NFS (Network File System) is an old Unix technology that enables a machine to mount a remote file system. This is desirable for centralized authentication, as the user can access the same home directory no matter which machine he uses.
Install NFS server:
apt-get install nfs-kernel-server
Edit /etc/exports, put in lines such as
to export directories to allow machines on local network have access to /home and its subdirectories.
Start the server:
If you have a personal firewall running on the machine, you will need to configure it so NFS traffic can be served from this machine. On MEPIS Linux, go to Guarddog->Protocol->Local->Network File System - Sun Microsystems, and check the box, apply; For client, goto the Internet zone, instead of Local zone, check the same box. Since NFS is highly vulunrable for exploitation, you should make sure your whole subnetwork is behind a firewall.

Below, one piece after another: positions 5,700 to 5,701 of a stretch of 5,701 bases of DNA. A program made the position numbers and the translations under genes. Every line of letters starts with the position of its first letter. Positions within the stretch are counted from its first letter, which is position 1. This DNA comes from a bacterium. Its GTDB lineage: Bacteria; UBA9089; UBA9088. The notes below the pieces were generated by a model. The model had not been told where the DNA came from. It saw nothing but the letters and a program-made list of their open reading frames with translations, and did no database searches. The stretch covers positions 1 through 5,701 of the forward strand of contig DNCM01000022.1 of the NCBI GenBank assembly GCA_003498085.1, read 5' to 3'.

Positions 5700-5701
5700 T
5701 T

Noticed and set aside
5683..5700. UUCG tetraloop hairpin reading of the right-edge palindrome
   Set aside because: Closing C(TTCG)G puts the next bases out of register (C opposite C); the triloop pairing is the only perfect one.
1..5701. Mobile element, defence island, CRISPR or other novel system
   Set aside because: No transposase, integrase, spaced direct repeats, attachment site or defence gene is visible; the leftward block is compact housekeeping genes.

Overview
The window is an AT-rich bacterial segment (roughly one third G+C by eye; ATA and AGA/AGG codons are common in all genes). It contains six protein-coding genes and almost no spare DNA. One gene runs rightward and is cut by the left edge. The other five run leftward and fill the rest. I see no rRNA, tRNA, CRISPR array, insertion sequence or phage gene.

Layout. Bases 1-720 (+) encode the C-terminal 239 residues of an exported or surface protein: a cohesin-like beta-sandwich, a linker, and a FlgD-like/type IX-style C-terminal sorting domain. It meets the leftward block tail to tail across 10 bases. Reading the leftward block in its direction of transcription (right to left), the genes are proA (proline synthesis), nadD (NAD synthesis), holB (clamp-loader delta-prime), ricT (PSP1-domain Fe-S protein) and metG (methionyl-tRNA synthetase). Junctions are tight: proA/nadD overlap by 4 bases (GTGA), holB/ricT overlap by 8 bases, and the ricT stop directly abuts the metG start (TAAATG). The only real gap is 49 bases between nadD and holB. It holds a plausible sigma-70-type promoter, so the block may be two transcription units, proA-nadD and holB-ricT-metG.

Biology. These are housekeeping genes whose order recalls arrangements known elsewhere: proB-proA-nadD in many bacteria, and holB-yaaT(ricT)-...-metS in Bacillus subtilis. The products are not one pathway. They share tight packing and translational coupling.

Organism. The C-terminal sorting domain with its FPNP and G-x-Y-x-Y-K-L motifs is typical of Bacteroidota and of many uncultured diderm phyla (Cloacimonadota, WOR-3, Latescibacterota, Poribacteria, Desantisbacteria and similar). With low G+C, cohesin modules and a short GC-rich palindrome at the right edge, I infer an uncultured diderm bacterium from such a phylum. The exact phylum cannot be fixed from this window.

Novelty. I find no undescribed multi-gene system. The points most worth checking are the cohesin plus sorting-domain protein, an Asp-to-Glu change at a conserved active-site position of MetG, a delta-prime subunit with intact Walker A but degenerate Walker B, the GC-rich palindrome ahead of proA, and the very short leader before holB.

We would like to automatically mount the NFS volume when a user is trying to access it. am-utils, an automounter, will do this. Get and install it:
apt-get install am-utils
*use NIS: no
*use net map: yes
*use passwd map: no
Uncomment nfs-proto = udp, for better performance
Add two lines:
map_name = /etc/am-utils/amd.homes
If user joe's home directory is on machine yoda, we can create a file amd.homes, which contains lines such as:
Copy this file to all your machines.
Create the mount point:
What this does, is to mount a user's home directory on the NFS server (/home/joe) to this NFS client machine, at /homes/joe, whenever /homes/joe is requested. Usually, it happens when user login. Of course, /homes/joe should be this user's default home directory.
If everythings are working, you should be able to see the content of /home/joe on the NFS server.
One more thing, what if the user login to his/her NFS server itself? To avoid a potential problem, the automounter amd should be launched with option -r, so that it will inherent the local file system /home/joe, instead of attempting mount it as a NFS. To achieve this, edit /etc/init.d/am-utils:
append -r to the end of the line :
/etc/sbin/amd -F /etc/am-utils/amd.conf \$dnsdomain \$AMDARGS
/etc/sbin/amd -F /etc/am-utils/amd.conf \$dnsdomain \$AMDARGS -r
For some system, you may want to comment out this two lines so that amd can start:
echo "\$0: please setup your domainname" 1>&2
Now restart amd:
Debian package used